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“American Dirt” was one of the most hotly anticipated book releases of 2020. And the novel has been met with some praise—including an endorsement from Oprah Winfrey as the latest pick for her book club. But some book critics and Latinx writers have criticized the novel’s subject matter and its author, and more widely condemned the publishing world.
The novel follows a middle-class mother and son’s escape from Mexico to the U.S border after her husband and family are brutally murdered by a cartel during a quinceñera. Disguised as Central American refugees traveling by foot and train, they discover the dangers of the migrant’s journey while fleeing from the cartel’s leader.
Author Jeanine Cummins acknowledged she was apprehensive about writing the story, because of her mixed Irish and Puerto Rican heritage. However, she wrote that she felt compelled to humanize to the “faceless brown mass” of migrants at the southern border.
But critics say the author’s stated purpose with American Dirt is misguided because it relies on stereotypes and trauma. Despite the author’s intention, Latinx writers contend that Cummins’ story isn’t authentic, and lacks the nuance to tell the story accurately.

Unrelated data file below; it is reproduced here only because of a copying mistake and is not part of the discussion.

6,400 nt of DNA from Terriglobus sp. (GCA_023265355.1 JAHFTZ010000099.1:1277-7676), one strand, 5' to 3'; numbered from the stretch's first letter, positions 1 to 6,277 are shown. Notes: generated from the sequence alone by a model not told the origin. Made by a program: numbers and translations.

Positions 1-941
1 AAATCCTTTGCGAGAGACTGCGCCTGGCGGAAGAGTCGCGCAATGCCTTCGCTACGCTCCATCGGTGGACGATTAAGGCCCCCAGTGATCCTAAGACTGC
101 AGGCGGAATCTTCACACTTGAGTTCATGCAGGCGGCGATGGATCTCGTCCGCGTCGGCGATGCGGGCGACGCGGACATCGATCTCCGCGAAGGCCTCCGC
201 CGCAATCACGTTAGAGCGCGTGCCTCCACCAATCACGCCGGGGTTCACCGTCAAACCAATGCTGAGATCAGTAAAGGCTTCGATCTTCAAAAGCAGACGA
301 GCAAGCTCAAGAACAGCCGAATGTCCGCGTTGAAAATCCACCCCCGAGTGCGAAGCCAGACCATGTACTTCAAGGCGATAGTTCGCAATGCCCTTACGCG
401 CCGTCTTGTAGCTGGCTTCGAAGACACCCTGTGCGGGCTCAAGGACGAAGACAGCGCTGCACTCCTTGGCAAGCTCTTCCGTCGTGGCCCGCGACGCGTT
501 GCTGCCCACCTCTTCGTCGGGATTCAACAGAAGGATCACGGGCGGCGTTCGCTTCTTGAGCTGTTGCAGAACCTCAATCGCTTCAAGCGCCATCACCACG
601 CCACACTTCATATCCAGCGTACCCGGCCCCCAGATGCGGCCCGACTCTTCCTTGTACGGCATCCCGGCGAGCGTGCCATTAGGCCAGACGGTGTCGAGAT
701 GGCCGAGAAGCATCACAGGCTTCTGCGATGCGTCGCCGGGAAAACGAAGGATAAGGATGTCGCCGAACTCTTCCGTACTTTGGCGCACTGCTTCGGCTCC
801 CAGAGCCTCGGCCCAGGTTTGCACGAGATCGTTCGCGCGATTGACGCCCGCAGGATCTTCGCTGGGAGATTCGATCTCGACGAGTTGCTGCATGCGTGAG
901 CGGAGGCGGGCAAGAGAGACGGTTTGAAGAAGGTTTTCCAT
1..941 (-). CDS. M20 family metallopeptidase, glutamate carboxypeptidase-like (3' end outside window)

In a widely-shared review writer Myriam Gurba wrote:
“Cummins identified the gringo appetite for Mexican pain and found a way to exploit it. With her ambition in place, she shoved the “faceless” out of her way, ran for the microphone and ripped it out of our hands, deciding that her incompetent voice merited amplification.”
Other critics are wondering why the publisher gave a white author such a strong publicity push while writers of color and their stories are so often ignored. Still, both Cummins and the book’s publisher are standing by the book.
Should fiction writers be more conscious of writing from an outsider’s perspective? Who has the right to tell what stories?
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